You might think such an example is silly, but it won't be silly if you
are trying to adjust the parameter A (which might describe, fo0r
example, some aspect of a material or a solution) to fit some
requirement. Computing low degree polynomials is much easier than
working with a composition of square root and sine.
How about (1+x)^{1/3}?
If f(x)=(1+x)^{1/3}, then:
f(0)=1
f^{(1)}(x)=(1/3)(1+x)^{2/3} so f^{(1)}(0)=(1/3)
f^{(2)}(x)=(1/3)[(2/3)](1+x)^{2/3}=2/9(1+x)^{5/3}.
I bet that (1+x)^{1/3} is approximately 1=(1/3)x when x is
small. The error or remainder is f^{(2)}(c)x^{2}/2
which is 1/9(1+c)^{5/3}x^{2}.
If x=.05, then (1+.05)^{1/3}=1.016396357
and
1+(1/3)(.05)=1.016666667.
Now with c between 0 and .05, (1+c)^{5/3} will be at most 1 since again this is a negative power. I bet that the absolute value of the error will be at most (1/9)(.05)^{2}=0.0002777777778.
Actually, 1.016396357=1.016666667+ERROR, and so
ERROR=0.000270310. The error is negative because of
the sign in front of f^{(2)}(c).
So 1+(1/3)x is a good approximation to (1+x)^{1/3}, with error roughly 1/9x^{2}. If I desperately wanted a better local approximation near x=0, I would use T_{2}(x), which would be 1+(1/3)x(1/9)x^{2}, and I would expect the error (when x is small and positive) to be about (10/162)x^{3}. Where did the 10/162 come from? Since f^{(2)}(x)=2/9(1+x)^{5/3}, f^{(3)}(x)=2/9[(5/3)](1+x)^{8/3}=10/27(1+x)^{8/3}. For x small and positive, this is at most 10/27. But we need to multiply this (for the Taylor error) by x^{3}/3!=(1/6)x^{3}. This gets us (10/162)x^{3}.
Confession
I would not expect to use these ideas very often. But I should keep
them in the back of my brain. When I want to approximate a weird
function "locally" by a polynomial, the Taylor polynomials are really
the first thing to try.
sqrt(17)
The square root of 16 is 4. What can be done to approximate sqrt(17)?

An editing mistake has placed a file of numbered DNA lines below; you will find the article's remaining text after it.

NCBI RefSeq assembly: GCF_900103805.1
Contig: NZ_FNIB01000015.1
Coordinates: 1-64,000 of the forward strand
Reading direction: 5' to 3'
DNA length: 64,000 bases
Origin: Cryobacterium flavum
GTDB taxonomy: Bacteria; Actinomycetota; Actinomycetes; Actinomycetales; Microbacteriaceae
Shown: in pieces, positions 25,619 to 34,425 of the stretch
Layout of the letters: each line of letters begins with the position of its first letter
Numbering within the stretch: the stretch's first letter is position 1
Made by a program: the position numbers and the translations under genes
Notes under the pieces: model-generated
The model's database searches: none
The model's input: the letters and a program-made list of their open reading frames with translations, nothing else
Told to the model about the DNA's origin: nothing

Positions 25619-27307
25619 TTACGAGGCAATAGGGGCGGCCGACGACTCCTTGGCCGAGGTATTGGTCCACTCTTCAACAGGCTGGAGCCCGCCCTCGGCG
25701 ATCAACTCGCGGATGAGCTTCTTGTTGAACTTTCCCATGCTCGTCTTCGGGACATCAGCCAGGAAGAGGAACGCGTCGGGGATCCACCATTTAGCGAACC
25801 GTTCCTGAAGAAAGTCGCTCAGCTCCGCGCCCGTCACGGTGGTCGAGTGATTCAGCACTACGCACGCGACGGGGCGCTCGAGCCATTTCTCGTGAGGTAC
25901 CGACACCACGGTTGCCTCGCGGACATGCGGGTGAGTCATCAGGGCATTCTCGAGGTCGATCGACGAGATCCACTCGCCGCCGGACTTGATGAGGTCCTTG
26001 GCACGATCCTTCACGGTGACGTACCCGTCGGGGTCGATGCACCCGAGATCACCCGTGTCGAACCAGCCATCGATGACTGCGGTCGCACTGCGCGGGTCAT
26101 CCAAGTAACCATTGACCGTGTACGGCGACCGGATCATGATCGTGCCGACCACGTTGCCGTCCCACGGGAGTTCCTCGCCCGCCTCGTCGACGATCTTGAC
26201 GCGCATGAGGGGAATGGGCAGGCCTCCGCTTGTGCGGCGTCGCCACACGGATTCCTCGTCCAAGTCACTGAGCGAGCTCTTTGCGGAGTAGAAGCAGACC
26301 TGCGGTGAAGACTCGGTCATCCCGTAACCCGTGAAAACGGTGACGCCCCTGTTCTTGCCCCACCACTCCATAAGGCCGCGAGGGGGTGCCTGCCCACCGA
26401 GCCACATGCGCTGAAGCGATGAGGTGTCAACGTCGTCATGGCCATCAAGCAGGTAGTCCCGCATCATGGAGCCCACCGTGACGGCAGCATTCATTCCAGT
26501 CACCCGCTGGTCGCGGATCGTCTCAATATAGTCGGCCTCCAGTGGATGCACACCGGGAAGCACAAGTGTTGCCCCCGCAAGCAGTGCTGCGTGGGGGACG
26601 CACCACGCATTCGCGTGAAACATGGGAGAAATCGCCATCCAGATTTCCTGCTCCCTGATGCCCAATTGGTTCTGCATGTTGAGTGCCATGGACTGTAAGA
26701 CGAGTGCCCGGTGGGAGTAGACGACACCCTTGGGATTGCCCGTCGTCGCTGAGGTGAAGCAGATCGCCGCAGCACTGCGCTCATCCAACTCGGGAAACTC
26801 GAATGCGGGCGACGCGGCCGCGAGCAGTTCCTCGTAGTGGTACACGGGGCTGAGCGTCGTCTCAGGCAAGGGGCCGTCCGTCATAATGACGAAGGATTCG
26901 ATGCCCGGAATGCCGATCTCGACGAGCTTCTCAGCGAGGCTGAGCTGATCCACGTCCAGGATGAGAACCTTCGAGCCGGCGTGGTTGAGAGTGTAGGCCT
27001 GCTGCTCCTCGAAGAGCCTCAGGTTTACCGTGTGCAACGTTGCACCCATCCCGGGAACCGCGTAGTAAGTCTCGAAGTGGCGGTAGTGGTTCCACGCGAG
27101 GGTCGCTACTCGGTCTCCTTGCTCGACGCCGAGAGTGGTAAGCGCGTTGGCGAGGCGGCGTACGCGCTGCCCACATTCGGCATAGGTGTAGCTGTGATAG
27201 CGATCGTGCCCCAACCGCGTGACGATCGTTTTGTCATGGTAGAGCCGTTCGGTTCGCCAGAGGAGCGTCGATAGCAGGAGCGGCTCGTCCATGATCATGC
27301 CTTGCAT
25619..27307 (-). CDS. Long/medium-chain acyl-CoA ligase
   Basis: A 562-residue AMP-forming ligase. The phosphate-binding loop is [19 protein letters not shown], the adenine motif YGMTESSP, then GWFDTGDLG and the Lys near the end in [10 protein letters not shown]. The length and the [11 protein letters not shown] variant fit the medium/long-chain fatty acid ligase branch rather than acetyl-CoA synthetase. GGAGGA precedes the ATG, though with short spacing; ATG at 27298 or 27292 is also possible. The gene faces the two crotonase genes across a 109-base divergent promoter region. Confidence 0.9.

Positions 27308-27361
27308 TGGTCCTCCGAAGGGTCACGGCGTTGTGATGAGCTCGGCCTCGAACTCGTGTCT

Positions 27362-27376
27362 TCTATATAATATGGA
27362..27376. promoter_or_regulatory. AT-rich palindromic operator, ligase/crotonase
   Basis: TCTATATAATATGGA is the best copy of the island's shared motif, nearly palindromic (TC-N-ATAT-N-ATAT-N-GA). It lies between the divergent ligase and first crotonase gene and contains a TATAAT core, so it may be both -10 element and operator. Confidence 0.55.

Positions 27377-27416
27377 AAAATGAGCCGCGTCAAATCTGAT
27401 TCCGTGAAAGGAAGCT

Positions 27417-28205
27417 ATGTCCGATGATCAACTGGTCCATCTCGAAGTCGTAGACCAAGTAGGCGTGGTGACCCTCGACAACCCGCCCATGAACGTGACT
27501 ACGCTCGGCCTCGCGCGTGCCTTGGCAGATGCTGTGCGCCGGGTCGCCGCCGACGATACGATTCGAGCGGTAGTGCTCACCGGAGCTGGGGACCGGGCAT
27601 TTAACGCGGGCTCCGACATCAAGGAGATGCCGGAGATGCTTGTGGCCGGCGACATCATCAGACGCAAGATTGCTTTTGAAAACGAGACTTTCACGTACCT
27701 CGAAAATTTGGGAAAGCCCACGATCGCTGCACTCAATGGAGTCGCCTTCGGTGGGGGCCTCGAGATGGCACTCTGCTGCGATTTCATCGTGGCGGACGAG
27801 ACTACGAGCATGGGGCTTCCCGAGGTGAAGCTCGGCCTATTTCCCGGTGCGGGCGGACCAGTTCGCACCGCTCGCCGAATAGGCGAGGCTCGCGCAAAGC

Well, sqrt(16+1)=4sqrt(1+{1/16})=[approx]4(1+(1/32))=4.125, while the
"true value" is about 4.123. Amazing! The correction will
have a negative sign as we could predict (from 1/8x^{2}).
(1+x)^{m}
Now (1+x)^{m} will be about 1+mx for small x, with correction
[m(m1)/2]x^{2}, etc.
Section 11.11, problem 11
The first part of the problem is "Use the binomial series to expand
1/sqrt(1x^{2})." Page 773 of the text has "The Binomial
Series". The result is:
If k is any real number and x<1, thenThe symbol (^{k}_{n}) is supposed to be a binomial coefficient, and it certainly looks ugly typed is standard html, which is what I am using. It means the product k(k1)(k2)...(kn+1) (n factors) divided by n!. I will just write out the first few terms, because the binomial coefficients look too silly here.
(1+x)^{k}=1+kx+[k(k1)/2!]x^{2}+[k(k1)(k2)/3!]x^{3}+...
=_{k=0}^{infinity}(^{k}_{n}) for n>0 and (^{k}_{0})=1.
Back to the solution of problem 11. Let me first take k=1/2. Then the Binomial Theorem states: (1+x)^{1/2}=1(1/2)x+(3/8)x^{2}(5/16)x^{3}+... (I did some arithmetic away from this record because I am getting tired of typing!). Now let me substitute x^{2} for x. The result is: (1x^{2})^{1/2}=1+(1/2)x^{2}+(3/8)x^{4}+(5/16)x^{6}+...